JOINT LETTER OF THE EASTERN CATHOLIC BISHOPS OF THE USA ON CATECHESIS
Dear Clergy, Religious and Faithful of our Churches,
Mindful of our role as chief catechists, we write to you not as individual bishops but collectively as the Eastern Catholic Bishops of the United States. This is the first time we are writing a common letter to our faithful of the Armenian, Byzantine and Syriac traditions, a first, but hopefully not the last. It is in the field of Catechesis that we have worked in common for almost thirty-five years. So we thought it appropriate to address this subject in unison. We look to more and more collaboration in all areas of Church life as Eastern Catholics.
In the year 2000 all Catholic bishops of the United States issued a short pastoral letter, In Support of Catechetical Ministry. We speak in unison with them, –We write on this occasion, not only to remember what has been accomplished through this essential ministry of the Church and to celebrate the present, but also to look with firm faith to the future. In our roles as chief catechists, we affirm all that is good in catechetical ministry, commit ourselves to strengthening that which is weak, and look forward to developing effective ways to reach all those who are in need of God’s saving Word.
The beginning of the calendar year is generally a time to reflect on past events and affirm goals for the future. The same is appropriate as we begin another season of activity in our Churches, especially as it coincides with the beginning of the school year. It is particularly timely to reflect on the state of Christian education in our Churches as most parishes renew their catechetical programs at this time.
It is our firm belief that formation, particularly catechesis, is one of the most important priorities of the parish along with worship, which is truly possible only when the parish is well instructed. Christ’s commission to His disciples is clear. They were instructed, – “Go, therefore, and make disciples of all nations, baptizing them in the name of the Father, and of the Son, and of the Holy Spirit, teaching them to observe all that I have commanded you” (Matthew 28:19). The Lord did not give them an option; they were told both to baptize and to teach. He does not give us an option either.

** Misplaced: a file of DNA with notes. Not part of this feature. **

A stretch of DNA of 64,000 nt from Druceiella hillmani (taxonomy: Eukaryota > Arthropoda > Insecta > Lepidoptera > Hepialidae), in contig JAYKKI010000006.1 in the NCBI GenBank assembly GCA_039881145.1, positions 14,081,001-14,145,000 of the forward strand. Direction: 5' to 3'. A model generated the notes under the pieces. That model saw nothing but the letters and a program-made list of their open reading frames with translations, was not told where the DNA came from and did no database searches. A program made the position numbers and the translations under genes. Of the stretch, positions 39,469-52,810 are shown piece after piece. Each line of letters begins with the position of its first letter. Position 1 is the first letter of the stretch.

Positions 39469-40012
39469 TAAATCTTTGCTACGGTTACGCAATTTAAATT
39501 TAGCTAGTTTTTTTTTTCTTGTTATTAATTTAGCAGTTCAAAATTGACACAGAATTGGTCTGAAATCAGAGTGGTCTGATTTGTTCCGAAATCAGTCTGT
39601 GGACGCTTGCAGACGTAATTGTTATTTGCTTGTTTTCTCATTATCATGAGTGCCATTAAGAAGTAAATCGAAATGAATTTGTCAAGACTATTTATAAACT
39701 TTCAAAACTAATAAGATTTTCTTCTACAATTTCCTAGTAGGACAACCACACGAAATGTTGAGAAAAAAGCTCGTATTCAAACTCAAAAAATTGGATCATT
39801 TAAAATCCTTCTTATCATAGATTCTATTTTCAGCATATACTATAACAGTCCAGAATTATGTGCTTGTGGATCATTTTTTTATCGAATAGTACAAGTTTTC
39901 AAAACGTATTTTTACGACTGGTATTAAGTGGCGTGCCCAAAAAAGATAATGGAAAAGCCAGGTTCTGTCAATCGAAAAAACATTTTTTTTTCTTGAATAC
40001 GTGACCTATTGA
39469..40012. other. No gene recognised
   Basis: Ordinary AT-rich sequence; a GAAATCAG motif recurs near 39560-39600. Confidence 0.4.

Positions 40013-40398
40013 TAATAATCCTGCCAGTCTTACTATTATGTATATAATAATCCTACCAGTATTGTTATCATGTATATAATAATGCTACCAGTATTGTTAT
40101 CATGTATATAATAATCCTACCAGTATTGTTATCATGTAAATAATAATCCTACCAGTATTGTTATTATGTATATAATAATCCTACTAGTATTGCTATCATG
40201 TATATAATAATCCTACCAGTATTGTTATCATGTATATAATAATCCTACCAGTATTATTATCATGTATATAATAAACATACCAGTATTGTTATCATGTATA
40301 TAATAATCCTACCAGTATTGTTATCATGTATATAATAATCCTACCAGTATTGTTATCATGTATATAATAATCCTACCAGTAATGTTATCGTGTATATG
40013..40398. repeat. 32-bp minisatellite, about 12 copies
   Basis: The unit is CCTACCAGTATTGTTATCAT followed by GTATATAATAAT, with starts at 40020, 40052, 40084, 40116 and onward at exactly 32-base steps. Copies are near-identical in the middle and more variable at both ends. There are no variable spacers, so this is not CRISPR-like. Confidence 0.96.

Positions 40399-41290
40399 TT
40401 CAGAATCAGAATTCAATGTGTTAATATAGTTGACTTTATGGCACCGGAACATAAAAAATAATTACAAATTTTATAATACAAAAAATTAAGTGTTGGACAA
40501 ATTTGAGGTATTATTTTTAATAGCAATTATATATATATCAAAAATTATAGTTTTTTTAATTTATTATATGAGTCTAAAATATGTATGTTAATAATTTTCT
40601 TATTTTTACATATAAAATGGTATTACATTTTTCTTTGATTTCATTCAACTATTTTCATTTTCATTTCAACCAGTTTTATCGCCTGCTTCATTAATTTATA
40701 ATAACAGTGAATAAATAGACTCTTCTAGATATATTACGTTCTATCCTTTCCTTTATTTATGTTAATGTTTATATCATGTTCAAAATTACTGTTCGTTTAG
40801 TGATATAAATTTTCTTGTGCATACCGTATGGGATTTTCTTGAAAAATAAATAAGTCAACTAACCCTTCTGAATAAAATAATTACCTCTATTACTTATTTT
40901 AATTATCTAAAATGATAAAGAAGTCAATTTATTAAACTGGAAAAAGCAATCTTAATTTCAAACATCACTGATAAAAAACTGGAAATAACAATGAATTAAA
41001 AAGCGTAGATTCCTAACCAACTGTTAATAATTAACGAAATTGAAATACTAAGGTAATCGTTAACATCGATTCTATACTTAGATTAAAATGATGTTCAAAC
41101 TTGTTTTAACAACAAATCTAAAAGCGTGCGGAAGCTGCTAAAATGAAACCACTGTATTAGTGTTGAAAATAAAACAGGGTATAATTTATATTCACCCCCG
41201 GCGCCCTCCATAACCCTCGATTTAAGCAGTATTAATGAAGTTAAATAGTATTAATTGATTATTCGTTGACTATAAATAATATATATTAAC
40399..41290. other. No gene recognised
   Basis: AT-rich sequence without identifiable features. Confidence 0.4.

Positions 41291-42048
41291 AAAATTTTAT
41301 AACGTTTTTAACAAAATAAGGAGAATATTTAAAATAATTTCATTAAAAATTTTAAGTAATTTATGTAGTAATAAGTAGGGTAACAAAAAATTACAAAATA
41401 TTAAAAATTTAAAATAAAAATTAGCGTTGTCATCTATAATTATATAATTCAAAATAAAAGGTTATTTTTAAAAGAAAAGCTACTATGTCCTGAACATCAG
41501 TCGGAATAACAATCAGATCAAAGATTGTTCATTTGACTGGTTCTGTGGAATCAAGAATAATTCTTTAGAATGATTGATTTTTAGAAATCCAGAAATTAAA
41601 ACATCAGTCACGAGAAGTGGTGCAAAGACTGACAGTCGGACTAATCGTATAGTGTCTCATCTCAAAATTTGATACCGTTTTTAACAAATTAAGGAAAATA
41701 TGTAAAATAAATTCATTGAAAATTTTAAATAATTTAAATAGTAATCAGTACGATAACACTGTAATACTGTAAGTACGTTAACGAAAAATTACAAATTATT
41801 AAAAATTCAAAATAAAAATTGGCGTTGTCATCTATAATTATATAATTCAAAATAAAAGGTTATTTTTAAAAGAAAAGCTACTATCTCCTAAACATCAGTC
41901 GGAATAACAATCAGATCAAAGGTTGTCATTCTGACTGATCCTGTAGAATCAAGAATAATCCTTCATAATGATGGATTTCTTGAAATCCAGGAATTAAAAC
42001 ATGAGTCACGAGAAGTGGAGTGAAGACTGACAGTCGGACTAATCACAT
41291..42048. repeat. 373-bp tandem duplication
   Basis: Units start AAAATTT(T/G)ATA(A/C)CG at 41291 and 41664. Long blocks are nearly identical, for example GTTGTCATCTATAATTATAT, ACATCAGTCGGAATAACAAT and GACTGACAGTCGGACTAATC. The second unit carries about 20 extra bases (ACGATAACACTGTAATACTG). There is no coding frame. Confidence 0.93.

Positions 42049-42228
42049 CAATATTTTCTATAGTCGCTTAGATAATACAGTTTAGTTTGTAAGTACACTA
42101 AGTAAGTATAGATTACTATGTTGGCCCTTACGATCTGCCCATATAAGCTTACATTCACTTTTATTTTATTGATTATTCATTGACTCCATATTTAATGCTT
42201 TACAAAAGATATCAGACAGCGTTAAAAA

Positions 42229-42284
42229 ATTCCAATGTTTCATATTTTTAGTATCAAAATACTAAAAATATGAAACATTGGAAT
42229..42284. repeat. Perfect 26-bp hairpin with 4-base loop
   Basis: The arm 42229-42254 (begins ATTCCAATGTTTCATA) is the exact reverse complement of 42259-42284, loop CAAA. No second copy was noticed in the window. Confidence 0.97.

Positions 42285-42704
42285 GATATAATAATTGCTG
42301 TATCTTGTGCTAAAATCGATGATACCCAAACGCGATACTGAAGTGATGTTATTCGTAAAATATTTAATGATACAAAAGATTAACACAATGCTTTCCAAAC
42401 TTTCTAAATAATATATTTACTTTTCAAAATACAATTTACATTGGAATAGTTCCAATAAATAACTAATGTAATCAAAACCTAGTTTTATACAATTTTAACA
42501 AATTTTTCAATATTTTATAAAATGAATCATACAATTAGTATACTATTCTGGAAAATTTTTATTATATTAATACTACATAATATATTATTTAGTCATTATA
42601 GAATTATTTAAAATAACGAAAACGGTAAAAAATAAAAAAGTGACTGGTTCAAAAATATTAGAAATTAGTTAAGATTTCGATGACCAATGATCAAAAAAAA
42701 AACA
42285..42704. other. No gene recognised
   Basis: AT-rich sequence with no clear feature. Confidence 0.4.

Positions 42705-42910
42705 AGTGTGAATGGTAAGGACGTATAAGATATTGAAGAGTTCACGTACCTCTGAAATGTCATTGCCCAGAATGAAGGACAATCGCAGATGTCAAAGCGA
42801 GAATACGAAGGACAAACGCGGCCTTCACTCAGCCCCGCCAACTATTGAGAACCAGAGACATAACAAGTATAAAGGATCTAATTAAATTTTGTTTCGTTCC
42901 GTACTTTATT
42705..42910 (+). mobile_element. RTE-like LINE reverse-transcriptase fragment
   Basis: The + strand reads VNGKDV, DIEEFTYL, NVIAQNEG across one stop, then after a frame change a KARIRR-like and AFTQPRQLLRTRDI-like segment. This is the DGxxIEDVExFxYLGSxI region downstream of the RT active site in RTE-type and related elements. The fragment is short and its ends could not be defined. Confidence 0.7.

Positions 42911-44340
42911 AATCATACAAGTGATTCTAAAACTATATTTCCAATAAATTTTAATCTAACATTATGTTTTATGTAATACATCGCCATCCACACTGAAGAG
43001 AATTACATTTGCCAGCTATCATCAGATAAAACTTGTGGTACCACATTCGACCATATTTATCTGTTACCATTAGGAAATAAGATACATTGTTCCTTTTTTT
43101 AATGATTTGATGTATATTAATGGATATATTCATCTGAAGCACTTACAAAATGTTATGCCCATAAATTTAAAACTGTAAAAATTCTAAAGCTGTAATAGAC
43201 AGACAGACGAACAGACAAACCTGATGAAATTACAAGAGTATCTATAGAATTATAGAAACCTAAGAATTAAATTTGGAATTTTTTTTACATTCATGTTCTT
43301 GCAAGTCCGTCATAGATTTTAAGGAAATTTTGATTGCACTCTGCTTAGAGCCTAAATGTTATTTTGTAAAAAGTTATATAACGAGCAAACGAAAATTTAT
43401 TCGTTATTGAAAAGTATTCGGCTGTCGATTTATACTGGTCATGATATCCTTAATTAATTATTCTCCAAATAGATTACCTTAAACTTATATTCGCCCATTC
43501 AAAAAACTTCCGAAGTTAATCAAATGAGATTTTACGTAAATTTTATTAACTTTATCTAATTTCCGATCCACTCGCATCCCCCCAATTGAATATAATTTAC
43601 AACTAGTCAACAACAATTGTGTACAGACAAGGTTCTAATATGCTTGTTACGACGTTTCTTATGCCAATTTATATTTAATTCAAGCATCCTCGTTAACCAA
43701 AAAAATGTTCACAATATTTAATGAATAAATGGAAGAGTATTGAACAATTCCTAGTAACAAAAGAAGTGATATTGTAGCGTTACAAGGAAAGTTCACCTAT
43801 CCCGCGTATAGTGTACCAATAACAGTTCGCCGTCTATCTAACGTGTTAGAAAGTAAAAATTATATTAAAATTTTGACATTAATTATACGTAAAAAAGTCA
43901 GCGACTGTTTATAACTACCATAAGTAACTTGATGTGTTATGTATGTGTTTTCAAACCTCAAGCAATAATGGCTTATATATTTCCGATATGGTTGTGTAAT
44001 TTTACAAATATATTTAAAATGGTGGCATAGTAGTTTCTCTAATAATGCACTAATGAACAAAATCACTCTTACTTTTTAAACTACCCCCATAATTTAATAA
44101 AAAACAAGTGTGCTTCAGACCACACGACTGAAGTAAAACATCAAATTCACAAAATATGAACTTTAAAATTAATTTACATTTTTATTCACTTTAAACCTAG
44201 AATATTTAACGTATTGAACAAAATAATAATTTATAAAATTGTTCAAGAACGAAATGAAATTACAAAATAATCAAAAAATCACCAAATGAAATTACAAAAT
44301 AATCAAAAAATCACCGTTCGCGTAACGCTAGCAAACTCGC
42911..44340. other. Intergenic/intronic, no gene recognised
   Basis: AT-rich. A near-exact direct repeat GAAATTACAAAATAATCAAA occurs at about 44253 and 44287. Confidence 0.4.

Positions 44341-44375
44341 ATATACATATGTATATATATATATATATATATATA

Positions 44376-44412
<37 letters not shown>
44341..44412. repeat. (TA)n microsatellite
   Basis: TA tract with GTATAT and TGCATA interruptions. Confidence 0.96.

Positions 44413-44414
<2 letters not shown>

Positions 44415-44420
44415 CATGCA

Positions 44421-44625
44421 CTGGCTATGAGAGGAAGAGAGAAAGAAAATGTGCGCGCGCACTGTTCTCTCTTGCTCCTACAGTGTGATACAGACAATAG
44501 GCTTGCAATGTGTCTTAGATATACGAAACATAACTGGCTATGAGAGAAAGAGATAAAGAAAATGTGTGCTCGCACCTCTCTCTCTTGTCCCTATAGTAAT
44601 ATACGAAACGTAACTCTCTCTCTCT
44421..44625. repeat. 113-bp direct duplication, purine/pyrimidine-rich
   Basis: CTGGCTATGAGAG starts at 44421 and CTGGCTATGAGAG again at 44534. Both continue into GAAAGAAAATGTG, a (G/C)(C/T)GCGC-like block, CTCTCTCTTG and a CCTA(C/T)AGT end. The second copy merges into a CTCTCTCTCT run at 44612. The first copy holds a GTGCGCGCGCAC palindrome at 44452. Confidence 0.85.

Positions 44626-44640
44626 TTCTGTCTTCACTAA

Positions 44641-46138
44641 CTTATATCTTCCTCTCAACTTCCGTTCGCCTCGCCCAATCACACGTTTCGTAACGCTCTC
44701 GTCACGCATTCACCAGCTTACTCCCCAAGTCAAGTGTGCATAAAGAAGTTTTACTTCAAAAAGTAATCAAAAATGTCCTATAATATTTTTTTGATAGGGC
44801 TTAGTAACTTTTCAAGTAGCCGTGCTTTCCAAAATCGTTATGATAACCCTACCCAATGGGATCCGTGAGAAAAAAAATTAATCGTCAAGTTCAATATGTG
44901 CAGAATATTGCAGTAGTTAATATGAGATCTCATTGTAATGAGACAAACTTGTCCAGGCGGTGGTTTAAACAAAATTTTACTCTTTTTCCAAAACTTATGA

Thirty-five years have passed since members of the several Eastern Catholic jurisdictions began meeting to reflect on the status of religious education in our eparchies. Out of these informal gatherings came a movement to establish formal catechetical programs and eventually religious education departments in a number of our eparchies. This movement was marked by the commitment of several Churches to work together in the production of common catechetical materials, the first of which was the original God With Us Series for the Byzantine Churches.
As the number of Churches with eparchial catechetical ministries grew, a common organization – now called the – Eastern Catholic Diocesan Directors of Religious Education (ECDD) – was established to produce additional material such as the three volume adult catechism for the Byzantine Churches, Light for Life, and an ongoing series of adult enrichment courses, numbering ten volumes to date. ECDD also serves as a vehicle for sharing ideas and programs among the participating eparchies, as well as providing a common voice for Eastern Catholics in relationship to the catechetical bodies of other churches such as the –National Conference for Catechetical Leadership (Roman Catholic) and the – Orthodox Christian Education Commission.